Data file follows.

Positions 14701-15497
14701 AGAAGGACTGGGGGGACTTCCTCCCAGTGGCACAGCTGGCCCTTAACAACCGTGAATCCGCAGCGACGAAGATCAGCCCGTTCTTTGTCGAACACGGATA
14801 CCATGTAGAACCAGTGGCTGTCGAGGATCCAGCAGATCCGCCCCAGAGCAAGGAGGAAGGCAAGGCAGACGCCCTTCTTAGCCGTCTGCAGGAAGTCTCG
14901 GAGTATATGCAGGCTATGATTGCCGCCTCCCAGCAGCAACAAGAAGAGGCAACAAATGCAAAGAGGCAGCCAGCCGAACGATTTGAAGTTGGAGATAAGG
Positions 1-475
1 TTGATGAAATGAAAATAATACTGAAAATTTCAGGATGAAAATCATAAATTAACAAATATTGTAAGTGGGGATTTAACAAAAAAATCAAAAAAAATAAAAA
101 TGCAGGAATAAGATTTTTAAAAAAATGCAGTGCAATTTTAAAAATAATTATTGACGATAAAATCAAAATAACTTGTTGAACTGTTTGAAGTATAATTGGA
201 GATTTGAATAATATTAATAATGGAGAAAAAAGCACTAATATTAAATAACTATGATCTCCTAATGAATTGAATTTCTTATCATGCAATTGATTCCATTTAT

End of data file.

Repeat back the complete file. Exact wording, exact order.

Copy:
Positions 14701-15497
14701 AGAAGGACTGGGGGGACTTCCTCCCAGTGGCACAGCTGGCCCTTAACAACCGTGAATCCGCAGCGACGAAGATCAGCCCGTTCTTTGTCGAACACGGATA
14801 CCATGTAGAACCAGTGGCTGTCGAGGATCCAGCAGATCCGCCCCAGAGCAAGGAGGAAGGCAAGGCAGACGCCCTTCTTAGCCGTCTGCAGGAAGTCTCG
14901 GAGTATATGCAGGCTATGATTGCCGCCTCCCAGCAGCAACAAGAAGAGGCAACAAATGCAAAGAGGCAGCCAGCCGAACGATTTGAAGTTGGAGATAAGG
Positions 1-475
1 TTGATGAAATGAAAATAATACTGAAAATTTCAGGATGAAAATCATAAATTAACAAATATTGTAAGTGGGGATTTAACAAAAAAATCAAAAAAAATAAAAA
101 TGCAGGAATAAGATTTTTAAAAAAATGCAGTGCAATTTTAAAAATAATTATTGACGATAAAATCAAAATAACTTGTTGAACTGTTTGAAGTATAATTGGA
201 GATTTGAATAATATTAATAATGGAGAAAAAAGCACTAATATTAAATAACTATGATCTCCTAATGAATTGAATTTCTTATCATGCAATTGATTCCATTTAT